Opinion: Lessons from Afghanistan

Aditya Lodha , May 31, 2022

History always repeats itself. As President Biden’s disastrous withdrawal from Afghanistan recedes further into history, the United States’ involvement in the region begins to look more and more like a “Vietnam 2.0”. Once again, America did not understand the unique cultural landscape of Afghanistan. And, once again, the U.S’s strategic goals became increasingly vague the more time it spent there.


To be sure, the United States had some success during its initial involvement in Afghanistan. At one point in 2004, national elections occurred as the result of U.S efforts – electing Hamid Karzai giving some semblance of peace and hope to return to the region [1]. But this would be short-lived: from 2005 to 2007 fighting between militants and state forces surged [2]. At this point, the Obama Administration inherited this crisis and deployed more troops – restoring stability and ultimately helping to end NATO’s combat operation in 2014 [3]. Five years later, President Trump’s attempted withdrawal of the U.S’s remaining forces in Afghanistan was called off after a Taliban attack killed a service member. Nonetheless, in November of 2020, U.S forces in Afghanistan were halved, precipitating President Biden’s withdrawal and the Taliban offensive months later [4].


If it appears that there is a trend of the U.S expressing a desire to leave, a Taliban attack occurring, and then the U.S doubling down on troop involvement, it’s because there is one. There was no salient “ideal” or strategic time to leave Afghanistan [5]. But nonetheless, the Biden Administration’s withdrawal shouldn’t be immune to criticism.


President Biden sealed the fate of the U.S’s perilous withdrawal when he announced U.S troops would leave on the 20th anniversary of 9/11 – effectively providing the Taliban with a date and time of when to return and seize control. After two decades of hand-holding by U.S forces, the Afghani government and military quickly collapsed when left to their own devices. The U.S’s involvement in Afghanistan should’ve been more narrowly-tailored – providing the Afghani government with more autonomy and its leaders with more experience.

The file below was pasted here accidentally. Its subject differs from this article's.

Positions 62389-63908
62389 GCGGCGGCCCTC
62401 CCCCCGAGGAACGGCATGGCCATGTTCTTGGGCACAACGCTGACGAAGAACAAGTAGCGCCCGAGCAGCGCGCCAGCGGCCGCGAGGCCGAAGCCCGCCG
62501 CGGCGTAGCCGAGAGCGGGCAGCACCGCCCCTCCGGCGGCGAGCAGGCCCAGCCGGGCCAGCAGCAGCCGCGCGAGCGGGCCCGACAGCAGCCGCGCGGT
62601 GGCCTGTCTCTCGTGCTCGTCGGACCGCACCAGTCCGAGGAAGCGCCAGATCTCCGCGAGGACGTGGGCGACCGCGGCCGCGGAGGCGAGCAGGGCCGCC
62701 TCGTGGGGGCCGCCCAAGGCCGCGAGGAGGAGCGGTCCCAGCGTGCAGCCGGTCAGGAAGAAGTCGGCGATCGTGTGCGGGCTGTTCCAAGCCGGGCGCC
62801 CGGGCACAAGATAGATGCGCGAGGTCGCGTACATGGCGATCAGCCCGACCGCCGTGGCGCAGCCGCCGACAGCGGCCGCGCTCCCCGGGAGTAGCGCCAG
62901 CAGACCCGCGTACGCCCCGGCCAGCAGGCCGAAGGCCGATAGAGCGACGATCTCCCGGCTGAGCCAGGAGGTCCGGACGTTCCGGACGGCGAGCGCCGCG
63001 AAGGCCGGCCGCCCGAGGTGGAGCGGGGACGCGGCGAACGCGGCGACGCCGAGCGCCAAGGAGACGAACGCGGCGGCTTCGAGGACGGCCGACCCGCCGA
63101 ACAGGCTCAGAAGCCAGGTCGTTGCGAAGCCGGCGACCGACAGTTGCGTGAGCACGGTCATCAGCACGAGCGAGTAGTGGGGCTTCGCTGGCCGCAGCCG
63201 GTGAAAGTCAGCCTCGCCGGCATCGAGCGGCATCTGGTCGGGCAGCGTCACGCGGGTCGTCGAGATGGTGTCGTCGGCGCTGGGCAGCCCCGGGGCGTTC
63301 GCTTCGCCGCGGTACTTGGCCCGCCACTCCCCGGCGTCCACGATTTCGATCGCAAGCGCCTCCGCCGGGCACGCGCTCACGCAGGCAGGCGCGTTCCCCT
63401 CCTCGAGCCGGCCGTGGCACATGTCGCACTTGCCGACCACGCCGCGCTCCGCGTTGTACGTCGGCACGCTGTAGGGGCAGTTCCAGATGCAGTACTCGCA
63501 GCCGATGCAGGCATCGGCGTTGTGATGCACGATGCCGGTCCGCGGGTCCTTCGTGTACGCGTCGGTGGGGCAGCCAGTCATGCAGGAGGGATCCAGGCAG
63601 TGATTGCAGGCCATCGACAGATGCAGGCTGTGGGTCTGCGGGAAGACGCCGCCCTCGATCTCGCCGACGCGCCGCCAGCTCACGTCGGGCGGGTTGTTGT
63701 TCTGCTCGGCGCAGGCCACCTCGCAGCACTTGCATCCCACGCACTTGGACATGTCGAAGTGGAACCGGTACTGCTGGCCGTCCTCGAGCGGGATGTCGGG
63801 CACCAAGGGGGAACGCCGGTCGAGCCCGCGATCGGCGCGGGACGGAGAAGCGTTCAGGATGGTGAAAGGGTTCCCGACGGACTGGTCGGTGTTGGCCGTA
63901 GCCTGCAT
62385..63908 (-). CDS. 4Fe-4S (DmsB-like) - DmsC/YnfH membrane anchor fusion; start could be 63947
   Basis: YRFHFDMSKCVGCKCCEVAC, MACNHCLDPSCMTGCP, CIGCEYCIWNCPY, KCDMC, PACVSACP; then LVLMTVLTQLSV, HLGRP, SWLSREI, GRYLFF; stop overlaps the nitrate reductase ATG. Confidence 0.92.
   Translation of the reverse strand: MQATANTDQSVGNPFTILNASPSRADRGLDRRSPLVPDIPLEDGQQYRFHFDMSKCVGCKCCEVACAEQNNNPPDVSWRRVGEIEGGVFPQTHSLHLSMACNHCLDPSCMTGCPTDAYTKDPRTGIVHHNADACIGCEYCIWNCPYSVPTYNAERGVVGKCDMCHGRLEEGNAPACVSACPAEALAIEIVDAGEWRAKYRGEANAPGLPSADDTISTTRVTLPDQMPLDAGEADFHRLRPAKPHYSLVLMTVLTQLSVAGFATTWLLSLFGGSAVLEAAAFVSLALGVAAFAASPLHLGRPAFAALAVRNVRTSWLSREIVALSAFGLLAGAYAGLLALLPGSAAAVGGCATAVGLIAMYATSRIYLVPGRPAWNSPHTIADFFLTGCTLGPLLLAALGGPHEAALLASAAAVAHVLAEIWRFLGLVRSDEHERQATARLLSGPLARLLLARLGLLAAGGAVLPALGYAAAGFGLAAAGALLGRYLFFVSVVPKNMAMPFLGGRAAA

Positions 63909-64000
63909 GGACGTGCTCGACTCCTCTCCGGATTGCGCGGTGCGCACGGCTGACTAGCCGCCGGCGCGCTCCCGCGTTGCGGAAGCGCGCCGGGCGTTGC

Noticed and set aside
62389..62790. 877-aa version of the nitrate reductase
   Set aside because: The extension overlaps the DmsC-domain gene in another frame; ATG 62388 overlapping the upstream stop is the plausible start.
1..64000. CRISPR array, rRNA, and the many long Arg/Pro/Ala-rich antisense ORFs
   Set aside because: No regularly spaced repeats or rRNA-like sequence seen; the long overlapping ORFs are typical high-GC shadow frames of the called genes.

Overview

Moreover, there was clearly no contingency plan to assist the thousands of Afghan citizens bound to be targeted by Islamic extremists. Even if the withdrawal went according to plan, there should’ve been an expedient, comprehensive strategy to evacuate the Afghani interpreters (and their families) who risked their lives assisting NATO forces.


Adding insult to injury, the U.S’s withdrawal empowered the Taliban to hold control of Afghanistan: leaving behind hundreds of millions of dollars of equipment like 27 Humvees and 73 Aircraft, and 10 million dollars worth of explosives. A detailed contingency plan to evacuate or destroy the U.S’s military assets and hardware should’ve been a priority.


Afghanistan can and should be used as a learning experience by the United States. The relative unproductiveness of U.S military efforts in the region over two decades speaks to the need for more accurate military intelligence and a greater understanding of the region’s culture. The Taliban insurgency continued to amass popular support and appeared to always be one step ahead of NATO coalition forces – an issue eerily similar to the U.S’s involvement in Vietnam.


While the U.S’s initial involvement in the region made sense, its prolonged presence in the region – as a security-providing, government advising, intelligence, and military-consultative entity – made the U.S the “policemen '' of Afghanistan. The Afghani military, government’s, and peoples’ dependence on U.S forces ultimately played right into the Taliban’s hands.


More broadly, U.S officials should reflect on the successes and failures of America’s “War on Terror”. If terrorist networks present the possibility of striking the United States and its allies in the future, will the U.S assume the same strategy as it did in Afghanistan? Will it amass a multi-national coalition and assume control of the entire region and its people? Or will it learn from its mistakes, and adopt an equally-fierce, yet smarter, more reserved, and less geopolitically-binding approach?


1. Korecki, Natasha. "Biden Tries to Move Past the Afghanistan Fiasco." Politico. Accessed December 6, 2021. https://www.politico.com/news/2021/08/31/biden-move-past-afghanistan-fiasco-507865.
2. Liptak, Kevin. "Bush, Obama, Trump, Biden: How Four Presidents Created Today's Afghanistan Mess." CNN Politics. Last modified August 24, 2021. Accessed December 6, 2021. https://www.cnn.com/2021/08/23/politics/how-four-presidents-created-afghanistan-mess/index.html.
3. Rove, Karl. "Biden's Ugly Defense of His Afghan Failure." Wall Street Journal. Last modified September 1, 2021. Accessed December 6, 2021. https://www.wsj.com/articles/biden-afghanistan-9-11-taliban-terrorist-attack-2024-presidential-election-2022-midterms-11630524263.
4. Senger, David E. "For Biden, Images of Defeat He Wanted to Avoid." New York Times. Last modified August 15, 2021. Accessed December 6, 2021. https://www.nytimes.com/2021/08/15/us/politics/afghanistan-biden.html.
5. Thew, Shawn. "The Debacle in Afghanistan Is the Worst Kind: Avoidable." The Washington Post. Last modified August 16, 2021. Accessed December 7, 2021. https://www.washingtonpost.com/opinions/2021/08/16/debacle-afghanistan-is-worst-kind-avoidable/.